At the Direktorenhaus Museum in Berlin this past week, a solo exhibition of detailed architectural drawings by Virginia-based artist Benjamin Sack opened to the public. Titled Labyrinths, the collection of new works features vast cityscapes comprised of impossible inner-geometries. The maze-like urban maps reference musical compositions and various symbols found in cosmology.
Often creating based on what he calls a “fear of blank spaces,” Sack tells Colossal that his starting point for each drawing is different. Finding inspiration in history, cartography, and his own travels, the artist starts with a general concept and builds his intricate worlds intuitively as he goes. Star-shaped buildings and pathways meet with rows of houses that spiral out from clusters of skyscrapers. The pieces in Labyrinths range from 11 inches by 14 inches (a standard photo print size) up to 90 inches wide and 69 inches tall. A work titled Library of Babel is drawn on the surface of a globe measuring 16 inches in diameter. “Generally, a large piece is begun with a few very broad and simple demarkations in pencil,” Sack explains. The rest of the lines and spaces are filled in with pen.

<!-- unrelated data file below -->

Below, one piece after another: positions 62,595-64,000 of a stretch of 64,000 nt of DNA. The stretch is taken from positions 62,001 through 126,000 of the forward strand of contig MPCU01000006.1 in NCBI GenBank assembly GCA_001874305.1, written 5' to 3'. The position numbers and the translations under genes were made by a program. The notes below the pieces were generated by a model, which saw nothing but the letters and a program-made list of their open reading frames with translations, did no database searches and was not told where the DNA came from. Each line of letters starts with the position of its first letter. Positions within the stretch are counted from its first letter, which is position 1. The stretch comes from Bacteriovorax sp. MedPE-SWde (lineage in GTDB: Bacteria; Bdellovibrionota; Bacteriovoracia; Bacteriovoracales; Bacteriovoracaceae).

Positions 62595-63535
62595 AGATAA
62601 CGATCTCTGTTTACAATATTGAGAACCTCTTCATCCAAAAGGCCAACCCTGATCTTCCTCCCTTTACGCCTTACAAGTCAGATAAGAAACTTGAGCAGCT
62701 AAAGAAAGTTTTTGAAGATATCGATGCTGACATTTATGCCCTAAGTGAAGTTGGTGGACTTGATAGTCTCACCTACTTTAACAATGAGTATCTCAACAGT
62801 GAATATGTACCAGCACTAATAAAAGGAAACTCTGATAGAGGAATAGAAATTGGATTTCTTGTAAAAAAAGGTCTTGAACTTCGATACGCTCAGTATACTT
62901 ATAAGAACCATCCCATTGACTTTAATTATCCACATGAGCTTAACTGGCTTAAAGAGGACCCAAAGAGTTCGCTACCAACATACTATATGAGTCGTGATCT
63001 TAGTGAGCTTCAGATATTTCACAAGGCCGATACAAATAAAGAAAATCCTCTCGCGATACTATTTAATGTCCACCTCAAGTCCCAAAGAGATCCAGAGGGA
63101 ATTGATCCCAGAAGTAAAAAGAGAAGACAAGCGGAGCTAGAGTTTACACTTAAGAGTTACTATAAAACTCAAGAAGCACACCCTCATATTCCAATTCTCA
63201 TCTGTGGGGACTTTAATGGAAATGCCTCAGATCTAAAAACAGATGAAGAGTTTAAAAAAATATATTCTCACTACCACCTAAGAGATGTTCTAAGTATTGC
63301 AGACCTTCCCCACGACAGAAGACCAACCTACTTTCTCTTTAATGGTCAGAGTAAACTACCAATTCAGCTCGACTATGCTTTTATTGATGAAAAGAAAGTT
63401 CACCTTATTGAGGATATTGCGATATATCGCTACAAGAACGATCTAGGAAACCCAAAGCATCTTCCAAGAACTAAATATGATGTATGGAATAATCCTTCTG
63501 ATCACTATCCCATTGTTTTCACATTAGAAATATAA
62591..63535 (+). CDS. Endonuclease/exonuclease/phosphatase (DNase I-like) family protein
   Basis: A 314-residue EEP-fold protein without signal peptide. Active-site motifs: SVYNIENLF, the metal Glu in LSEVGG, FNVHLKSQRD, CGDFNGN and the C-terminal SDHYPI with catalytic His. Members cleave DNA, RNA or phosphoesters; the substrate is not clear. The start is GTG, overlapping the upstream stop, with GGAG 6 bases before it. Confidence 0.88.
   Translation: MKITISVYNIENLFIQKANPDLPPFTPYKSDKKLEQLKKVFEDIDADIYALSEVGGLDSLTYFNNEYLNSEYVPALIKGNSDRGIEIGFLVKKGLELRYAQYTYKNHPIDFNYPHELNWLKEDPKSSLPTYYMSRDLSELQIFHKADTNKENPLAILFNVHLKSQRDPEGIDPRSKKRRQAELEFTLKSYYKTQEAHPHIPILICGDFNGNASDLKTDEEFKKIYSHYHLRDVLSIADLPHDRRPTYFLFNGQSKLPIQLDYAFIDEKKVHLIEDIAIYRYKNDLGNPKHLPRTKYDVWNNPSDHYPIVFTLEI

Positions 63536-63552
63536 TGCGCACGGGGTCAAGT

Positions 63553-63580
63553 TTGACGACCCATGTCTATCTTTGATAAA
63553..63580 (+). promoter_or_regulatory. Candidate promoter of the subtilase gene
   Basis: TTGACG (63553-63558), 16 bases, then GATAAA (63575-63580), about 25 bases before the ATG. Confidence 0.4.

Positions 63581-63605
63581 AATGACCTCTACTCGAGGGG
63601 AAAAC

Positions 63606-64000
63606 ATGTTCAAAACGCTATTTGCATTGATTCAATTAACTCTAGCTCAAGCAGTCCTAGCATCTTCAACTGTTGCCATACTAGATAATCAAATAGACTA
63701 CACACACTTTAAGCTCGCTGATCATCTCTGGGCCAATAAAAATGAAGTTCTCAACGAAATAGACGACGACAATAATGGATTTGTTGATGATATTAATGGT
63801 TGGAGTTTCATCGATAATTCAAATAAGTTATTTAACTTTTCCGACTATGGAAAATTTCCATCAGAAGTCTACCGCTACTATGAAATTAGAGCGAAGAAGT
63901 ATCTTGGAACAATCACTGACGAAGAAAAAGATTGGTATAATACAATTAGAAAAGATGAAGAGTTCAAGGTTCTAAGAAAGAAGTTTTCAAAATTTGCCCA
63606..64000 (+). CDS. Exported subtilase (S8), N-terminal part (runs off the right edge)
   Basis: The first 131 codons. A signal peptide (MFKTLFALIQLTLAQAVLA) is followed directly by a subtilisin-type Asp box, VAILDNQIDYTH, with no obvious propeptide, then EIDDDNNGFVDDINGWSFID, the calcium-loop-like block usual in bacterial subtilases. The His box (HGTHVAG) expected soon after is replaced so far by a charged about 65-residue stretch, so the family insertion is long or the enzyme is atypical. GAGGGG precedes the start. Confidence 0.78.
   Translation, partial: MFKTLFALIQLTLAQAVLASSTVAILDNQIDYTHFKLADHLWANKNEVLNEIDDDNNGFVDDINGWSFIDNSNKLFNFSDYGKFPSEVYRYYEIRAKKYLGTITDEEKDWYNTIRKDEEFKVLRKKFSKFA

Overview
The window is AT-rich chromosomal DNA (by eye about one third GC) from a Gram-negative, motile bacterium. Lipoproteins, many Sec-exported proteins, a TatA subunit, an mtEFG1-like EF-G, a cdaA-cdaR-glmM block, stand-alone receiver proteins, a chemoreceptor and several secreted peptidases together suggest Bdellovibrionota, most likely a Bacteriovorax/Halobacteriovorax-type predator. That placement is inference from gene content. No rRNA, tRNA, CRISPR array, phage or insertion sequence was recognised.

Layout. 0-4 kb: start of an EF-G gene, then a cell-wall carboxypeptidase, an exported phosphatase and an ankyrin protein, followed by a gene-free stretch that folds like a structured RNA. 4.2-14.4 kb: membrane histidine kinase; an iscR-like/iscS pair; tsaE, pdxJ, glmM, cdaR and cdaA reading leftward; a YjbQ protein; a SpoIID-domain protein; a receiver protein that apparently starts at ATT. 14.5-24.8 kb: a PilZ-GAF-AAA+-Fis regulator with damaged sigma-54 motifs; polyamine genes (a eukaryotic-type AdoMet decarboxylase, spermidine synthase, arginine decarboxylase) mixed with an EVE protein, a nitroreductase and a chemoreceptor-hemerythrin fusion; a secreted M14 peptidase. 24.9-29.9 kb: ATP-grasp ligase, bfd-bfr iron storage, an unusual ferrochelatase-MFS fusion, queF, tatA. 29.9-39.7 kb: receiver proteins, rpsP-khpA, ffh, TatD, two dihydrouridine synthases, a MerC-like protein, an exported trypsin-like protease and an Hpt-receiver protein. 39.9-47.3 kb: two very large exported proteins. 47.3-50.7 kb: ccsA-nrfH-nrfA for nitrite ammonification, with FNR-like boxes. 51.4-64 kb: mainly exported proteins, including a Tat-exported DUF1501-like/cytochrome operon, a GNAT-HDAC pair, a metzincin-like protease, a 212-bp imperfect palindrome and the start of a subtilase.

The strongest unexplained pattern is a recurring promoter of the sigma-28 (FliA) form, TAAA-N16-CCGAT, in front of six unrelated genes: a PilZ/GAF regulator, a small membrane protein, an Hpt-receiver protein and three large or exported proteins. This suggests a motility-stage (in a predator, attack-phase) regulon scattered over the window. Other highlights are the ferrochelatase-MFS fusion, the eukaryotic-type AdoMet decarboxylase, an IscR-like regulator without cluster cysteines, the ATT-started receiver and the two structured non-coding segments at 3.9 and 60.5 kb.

“Over many years my interest in architecture and cityscapes has evolved,” Sack tells Colossal. He adds that drawing such intricate pieces has “become a way and means of expressing the infinite, playing with perspective and exploring a range of histories, cultures, places.”